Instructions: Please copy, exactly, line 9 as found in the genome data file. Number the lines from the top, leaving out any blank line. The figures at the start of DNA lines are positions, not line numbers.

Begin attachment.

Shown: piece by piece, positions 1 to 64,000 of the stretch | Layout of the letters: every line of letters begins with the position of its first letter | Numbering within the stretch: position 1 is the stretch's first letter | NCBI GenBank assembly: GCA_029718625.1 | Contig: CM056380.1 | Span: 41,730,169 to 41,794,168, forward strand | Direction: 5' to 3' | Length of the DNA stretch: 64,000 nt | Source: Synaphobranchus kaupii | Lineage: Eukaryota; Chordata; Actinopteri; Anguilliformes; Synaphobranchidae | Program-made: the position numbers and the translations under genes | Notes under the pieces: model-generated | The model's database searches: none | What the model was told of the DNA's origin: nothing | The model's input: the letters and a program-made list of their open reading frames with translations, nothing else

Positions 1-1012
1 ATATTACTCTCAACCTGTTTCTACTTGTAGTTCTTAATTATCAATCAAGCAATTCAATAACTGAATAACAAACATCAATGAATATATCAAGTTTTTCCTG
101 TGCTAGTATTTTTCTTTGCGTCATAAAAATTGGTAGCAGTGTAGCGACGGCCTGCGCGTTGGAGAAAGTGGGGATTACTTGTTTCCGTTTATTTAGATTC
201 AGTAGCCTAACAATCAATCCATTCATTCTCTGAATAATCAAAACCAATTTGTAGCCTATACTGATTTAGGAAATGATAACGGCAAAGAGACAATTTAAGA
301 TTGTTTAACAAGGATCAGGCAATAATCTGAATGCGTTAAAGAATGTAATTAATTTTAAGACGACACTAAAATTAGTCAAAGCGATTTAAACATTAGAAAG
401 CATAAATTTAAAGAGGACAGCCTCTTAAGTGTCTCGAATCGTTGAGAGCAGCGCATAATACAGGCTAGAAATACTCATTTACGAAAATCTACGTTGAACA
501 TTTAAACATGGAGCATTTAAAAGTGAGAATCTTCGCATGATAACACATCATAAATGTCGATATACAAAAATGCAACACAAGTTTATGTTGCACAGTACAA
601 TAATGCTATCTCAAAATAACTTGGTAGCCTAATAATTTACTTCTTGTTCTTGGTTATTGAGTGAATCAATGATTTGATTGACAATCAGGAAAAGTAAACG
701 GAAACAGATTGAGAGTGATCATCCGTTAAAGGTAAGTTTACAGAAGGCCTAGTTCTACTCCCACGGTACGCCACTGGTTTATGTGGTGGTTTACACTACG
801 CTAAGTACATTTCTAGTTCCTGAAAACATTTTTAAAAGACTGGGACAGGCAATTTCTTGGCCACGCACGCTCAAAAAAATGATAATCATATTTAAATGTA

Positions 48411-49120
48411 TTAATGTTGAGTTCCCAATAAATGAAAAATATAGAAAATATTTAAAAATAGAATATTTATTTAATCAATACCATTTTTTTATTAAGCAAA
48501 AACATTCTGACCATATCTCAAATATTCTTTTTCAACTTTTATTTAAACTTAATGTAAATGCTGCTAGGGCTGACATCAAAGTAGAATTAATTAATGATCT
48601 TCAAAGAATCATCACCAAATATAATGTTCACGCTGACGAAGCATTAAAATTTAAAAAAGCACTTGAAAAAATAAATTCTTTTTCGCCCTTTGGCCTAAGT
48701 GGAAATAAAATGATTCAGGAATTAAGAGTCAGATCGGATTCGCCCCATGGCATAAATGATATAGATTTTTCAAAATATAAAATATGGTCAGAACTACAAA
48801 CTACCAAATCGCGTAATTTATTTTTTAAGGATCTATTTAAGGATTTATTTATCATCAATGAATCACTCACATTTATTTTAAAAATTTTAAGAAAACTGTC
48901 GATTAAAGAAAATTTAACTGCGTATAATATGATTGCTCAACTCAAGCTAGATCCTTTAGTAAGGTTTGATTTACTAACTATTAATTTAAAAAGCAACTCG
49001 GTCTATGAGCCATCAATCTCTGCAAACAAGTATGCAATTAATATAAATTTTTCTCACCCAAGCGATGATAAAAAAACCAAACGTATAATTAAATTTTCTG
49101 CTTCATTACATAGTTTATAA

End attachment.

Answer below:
601 TAATGCTATCTCAAAATAACTTGGTAGCCTAATAATTTACTTCTTGTTCTTGGTTATTGAGTGAATCAATGATTTGATTGACAATCAGGAAAAGTAAACG